My father died 10 years ago and my mother almost 15 years ago, but I now find my self back in shul every morning saying Kaddish, this time for a friend. It is a sad duty to perform and a hard one. I’m not a morning person; getting out of bed and rushing off to shul is a struggle. But, as I did for each of my parents for 11 months, I am now doing for Leo Chester for a month.
Mr. Chester, who died in December at the age of 84, was the long-time president of my shul, Congregation Ramath Orah, in the Morningside Heights section of Manhattan. He joined the shul some 50 years ago and was in many ways the last link to the German and Luxembourg refugees who founded Ramath Orah in 1942. In his memory, several of us stepped forward and said we’d honor him with the daily recitation of Kaddish, each one of us for a month.
Being back in shul on a daily basis has its rewards. It is a community that is constantly changing. A man comes to say Kaddish for his father, a woman comes to pray for a sick friend, a family appears to name a new baby girl. Every day I learn something new or hear a new story, not only from the newcomers but from the regulars too.
As my month comes to a close, I realize that saying Kaddish for a friend is very different than saying it for a parent. I go to shul each day, but hardly with the same sense of fervor and precision as when I said it for my parents. While I used to rush to get to services on time, I now often arrive late and am happy to catch the Kaddishes at the end of the service. Where three services a days were once my goal, today one service often suffices.
But more than the numbers is the awareness. The other day, lost in conversation with a friend, the Mourner’s Kaddish was half over before I realized I was supposed to be saying it. In the year after my mother died and in the year after my father died, I felt a constant pall of mourning around me; I would never be so distracted. Now, as a surrogate mourner, I sometimes forget a Kaddish. After all, I am saying the Mourner’s Kaddish, but I am not really a mourner.
Place is important, too. While I sought out minyanim while I was saying kaddish for my parents — in such places as Paris, Jerusalem, Chicago and the Catskills — saying Kaddish for Mr. Chester only seems right in the shul where I got to know him.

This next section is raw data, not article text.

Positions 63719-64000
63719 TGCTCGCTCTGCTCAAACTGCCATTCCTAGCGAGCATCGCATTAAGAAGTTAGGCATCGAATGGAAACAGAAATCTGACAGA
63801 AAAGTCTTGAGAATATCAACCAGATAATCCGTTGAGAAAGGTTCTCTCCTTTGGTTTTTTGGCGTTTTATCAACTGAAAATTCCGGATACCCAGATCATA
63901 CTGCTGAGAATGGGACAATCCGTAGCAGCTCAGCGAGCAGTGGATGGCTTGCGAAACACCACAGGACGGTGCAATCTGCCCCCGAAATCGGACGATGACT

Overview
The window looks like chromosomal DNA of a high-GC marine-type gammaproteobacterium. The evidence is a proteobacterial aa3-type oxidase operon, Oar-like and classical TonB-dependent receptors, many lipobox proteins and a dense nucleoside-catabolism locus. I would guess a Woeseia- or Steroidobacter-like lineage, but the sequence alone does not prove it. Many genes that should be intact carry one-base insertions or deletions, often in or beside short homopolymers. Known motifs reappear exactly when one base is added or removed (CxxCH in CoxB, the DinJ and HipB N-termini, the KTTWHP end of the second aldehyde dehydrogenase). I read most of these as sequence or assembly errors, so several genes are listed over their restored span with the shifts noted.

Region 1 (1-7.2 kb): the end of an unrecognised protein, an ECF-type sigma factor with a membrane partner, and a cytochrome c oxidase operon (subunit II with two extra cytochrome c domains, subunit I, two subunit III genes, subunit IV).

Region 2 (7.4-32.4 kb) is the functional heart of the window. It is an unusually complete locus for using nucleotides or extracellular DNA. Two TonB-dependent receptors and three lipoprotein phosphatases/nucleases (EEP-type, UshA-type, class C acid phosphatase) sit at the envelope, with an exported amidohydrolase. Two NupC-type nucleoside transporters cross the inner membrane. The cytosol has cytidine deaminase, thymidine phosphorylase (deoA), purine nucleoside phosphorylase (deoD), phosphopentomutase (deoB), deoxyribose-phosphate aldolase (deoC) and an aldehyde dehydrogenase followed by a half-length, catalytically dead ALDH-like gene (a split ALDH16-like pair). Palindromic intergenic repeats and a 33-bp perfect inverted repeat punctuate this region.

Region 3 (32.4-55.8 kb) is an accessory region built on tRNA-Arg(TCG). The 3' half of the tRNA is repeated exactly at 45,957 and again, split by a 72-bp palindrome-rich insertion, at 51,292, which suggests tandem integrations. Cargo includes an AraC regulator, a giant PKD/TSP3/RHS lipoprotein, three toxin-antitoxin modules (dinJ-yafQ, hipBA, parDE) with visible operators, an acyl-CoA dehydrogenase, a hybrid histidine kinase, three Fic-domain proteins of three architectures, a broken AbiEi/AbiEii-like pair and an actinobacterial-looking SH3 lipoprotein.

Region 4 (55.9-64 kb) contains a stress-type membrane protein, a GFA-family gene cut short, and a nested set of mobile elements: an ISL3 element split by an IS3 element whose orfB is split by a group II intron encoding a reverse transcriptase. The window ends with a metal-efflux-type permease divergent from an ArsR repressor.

Mr. Chester was a Shoah survivor who spent three years in Auschwitz before being liberated at the age of 20. He lost his mother and sister at Auschwitz and came to New York to rebuild his life in 1947. The Nazis tattooed a number on his arm — 133497 — but he never had it removed or covered it up. Late in life, he bought a Mercedes, not at all concerned that it was a German car. “I survived,” he said simply. “And they didn’t.”
I met him when I first moved to the Columbia University area 16 years ago and joined Ramath Orah. He was involved in every aspect of shul life, from the boiler to the bills to making sure there were lollipops for the children and schnapps for the grownups.
Kaddish was his special domain. When the time came to say it, Mr. Chester would announce in a booming voice: “Kaddish!” The pronouncement was an attempt — sometimes a vain attempt — to keep all the Kaddish sayers in sync. He then would lead the Kaddish.
One day I asked him who he was saying Kaddish for. “I say it for the six million who have nobody to say it for them,” he told me. “There were so many of them, I will never run out. I will never stop. For the rest of my life.”
When Mr. Chester died it seemed only appropriate to say Kaddish for him and, through him, for the people for whom he mourned.
It’s a different kind of a Kaddish than the one for my parents. The one for my parents — with all its intensity, grief and meaning — connected me back a generation. This new Kaddish for Mr. Chester connects me with the generations. n
Ari L. Goldman’s most recent book is “Living a Year of Kaddish” (Schocken Books).
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